“Based on Defendants’ retention of proprietary funds over less expensive, superior nonproprietary funds, it is reasonable to infer that Defendants’ process for selecting and monitoring the Janus Henderson Funds was disloyal and imprudent.”

‘Blind Preference’

The plaintiff claimed that the Janus Henderson fiduciary defendants “constructed and maintained a Plan investment menu that was unlike any other similarly sized plan. Claiming that the fiduciary actions were driven by a “blind preference,” she notes that as of 2021, “every mutual fund offered by Janus Henderson was included in the Plan. Indeed, all non-money market or noninflation-protection actively managed investments among the Plan’s designated investment alternatives are the Janus Henderson Funds,” and that “no other similarly sized defined contribution plan entrusts essentially all its actively managed investments to Janus Henderson.”

The suit notes that “when certain Janus Henderson funds dropped off the Plan’s menu, it was only because of the fund’s liquidation or merger—not the result of a loyal or prudent review process,” and that “during the putative class period, Defendants added eight additional Janus Henderson Funds to the Plan’s menu. But not a single nonproprietary actively managed fund has ever been added. And many of these Janus Henderson Funds were added to the Plan at the same time as their inception.” Beyond that, the suit claims that “Defendants’ reckless use of Plan assets to seed new proprietary funds has harmed Plan participants.”

Ultimately, the suit claims that “defendants’ favoritism has led to the payment of excessive investment management fees by participants to Janus Henderson, a failure to prudently monitor and remove the underperforming proprietary Janus Henderson Funds, and a failure to engage in a prudent and loyal process in the selection of new Plan investments.”

The suit concludes that “defendants’ disloyalty and imprudence has cost plan participants millions of dollars over the putative class period” and that “plaintiff brings this action to remedy this unlawful conduct, recover losses to the Plan, and obtain other appropriate relief as provided by ERISA.”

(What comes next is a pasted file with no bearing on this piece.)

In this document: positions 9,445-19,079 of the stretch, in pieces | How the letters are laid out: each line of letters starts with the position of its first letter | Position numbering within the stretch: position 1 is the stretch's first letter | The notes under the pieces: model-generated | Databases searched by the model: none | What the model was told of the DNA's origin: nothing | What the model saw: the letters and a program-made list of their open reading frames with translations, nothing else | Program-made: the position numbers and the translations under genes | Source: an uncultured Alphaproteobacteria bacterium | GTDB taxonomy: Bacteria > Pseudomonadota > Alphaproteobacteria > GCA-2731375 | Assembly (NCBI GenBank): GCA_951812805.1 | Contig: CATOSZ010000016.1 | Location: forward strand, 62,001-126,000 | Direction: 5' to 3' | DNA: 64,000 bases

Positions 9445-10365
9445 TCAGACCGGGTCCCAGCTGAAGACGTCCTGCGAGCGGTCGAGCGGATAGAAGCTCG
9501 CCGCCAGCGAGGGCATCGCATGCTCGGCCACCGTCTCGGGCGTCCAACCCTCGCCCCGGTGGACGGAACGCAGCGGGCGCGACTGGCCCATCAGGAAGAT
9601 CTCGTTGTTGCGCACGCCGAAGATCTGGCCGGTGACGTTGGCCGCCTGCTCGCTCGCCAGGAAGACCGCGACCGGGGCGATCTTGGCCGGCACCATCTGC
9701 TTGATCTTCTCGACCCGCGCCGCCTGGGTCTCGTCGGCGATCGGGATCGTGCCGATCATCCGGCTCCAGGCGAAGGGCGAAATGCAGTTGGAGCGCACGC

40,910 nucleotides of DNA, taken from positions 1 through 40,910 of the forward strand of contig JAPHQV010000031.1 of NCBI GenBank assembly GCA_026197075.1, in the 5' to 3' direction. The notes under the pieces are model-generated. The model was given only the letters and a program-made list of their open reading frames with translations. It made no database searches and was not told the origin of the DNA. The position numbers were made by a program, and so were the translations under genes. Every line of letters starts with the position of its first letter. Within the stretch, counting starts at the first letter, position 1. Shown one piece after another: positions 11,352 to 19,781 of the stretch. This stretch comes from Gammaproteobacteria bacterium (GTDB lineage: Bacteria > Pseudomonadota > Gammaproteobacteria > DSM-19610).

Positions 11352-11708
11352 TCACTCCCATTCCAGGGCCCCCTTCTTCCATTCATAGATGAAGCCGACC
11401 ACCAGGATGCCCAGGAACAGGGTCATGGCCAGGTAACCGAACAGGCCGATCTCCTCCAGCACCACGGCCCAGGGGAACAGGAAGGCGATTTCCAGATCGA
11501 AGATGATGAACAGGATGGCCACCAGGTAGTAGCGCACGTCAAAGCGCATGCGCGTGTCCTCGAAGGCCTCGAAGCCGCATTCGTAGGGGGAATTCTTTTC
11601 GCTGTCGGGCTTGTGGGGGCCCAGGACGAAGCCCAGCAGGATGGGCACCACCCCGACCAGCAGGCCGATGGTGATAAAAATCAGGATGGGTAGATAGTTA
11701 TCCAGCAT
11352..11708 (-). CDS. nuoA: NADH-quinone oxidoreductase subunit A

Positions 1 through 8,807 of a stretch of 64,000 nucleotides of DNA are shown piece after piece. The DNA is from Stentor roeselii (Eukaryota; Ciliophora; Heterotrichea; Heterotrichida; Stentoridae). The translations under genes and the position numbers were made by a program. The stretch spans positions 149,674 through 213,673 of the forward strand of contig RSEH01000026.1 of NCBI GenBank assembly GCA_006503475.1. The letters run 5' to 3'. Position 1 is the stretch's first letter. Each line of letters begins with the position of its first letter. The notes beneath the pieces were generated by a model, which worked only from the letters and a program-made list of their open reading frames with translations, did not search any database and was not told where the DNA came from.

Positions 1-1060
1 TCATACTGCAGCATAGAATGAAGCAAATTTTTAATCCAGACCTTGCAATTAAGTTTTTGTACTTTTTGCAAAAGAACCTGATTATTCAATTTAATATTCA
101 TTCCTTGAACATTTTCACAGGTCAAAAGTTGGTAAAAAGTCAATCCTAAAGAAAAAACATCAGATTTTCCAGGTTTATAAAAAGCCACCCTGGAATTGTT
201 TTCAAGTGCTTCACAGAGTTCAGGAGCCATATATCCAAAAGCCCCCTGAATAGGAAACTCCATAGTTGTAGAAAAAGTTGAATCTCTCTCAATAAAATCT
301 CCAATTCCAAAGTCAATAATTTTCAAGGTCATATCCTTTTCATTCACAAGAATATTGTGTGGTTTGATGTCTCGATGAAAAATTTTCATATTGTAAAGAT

Will the court be persuaded? Stay tuned.


[i] A participant since 2012, the suit claims that during the period in question she has been invested in at least the Janus Henderson Contrarian fund, Janus Henderson Emerging Markets fund, Janus Henderson European Focus fund, Janus Henderson Flexible Bond fund, Janus Henderson Forty fund, Janus Henderson Global Equity Income fund, Janus Henderson Global Real Estate fund, Janus Henderson Global Select fund, Janus Henderson Global Technology fund, Janus Henderson Growth and Income fund, Janus Henderson High-Yield fund, Janus Henderson International Opportunities fund, Janus Henderson Overseas fund, Janus Henderson Enterprise fund, Janus Henderson Multi-Sector Income Fund, Janus Henderson Mid Cap Value fund, Janus Henderson Research fund, Janus Henderson Small-Mid Cap Value fund, Janus Henderson Small Cap Value fund, and Janus Henderson Venture fund.

[ii] This apparently drawn from total plan cost, as determined by the BrightScope/ICI Defined Contribution Plan annual profiles, which “includes asset-based investment management fees, asset-based administrative and advice fees, and other fees (including insurance charges) from the Form 5500 and audited financial statements of ERISA-covered DC plans. 

[iii] The plaintiff here is represented by Nichols Kaster PLLP,  which has appeared with striking regularity in this type of litigation, most recently involving Oklahoma’s BOKF NA, but also John HancockM&T BankMFSSEI and Goldman Sachs, as well as suits involving Deutsche Bank Americas Holding Corp.BB&T and American Airlines. Nichols Kaster was also one of three litigation firms specifically noted in a recent property and casualty renewal template that has reportedly showed up in a number of cases.

[iv] Here we’ll just note that comparisons to a generic “average” as a benchmark has its shortcomings.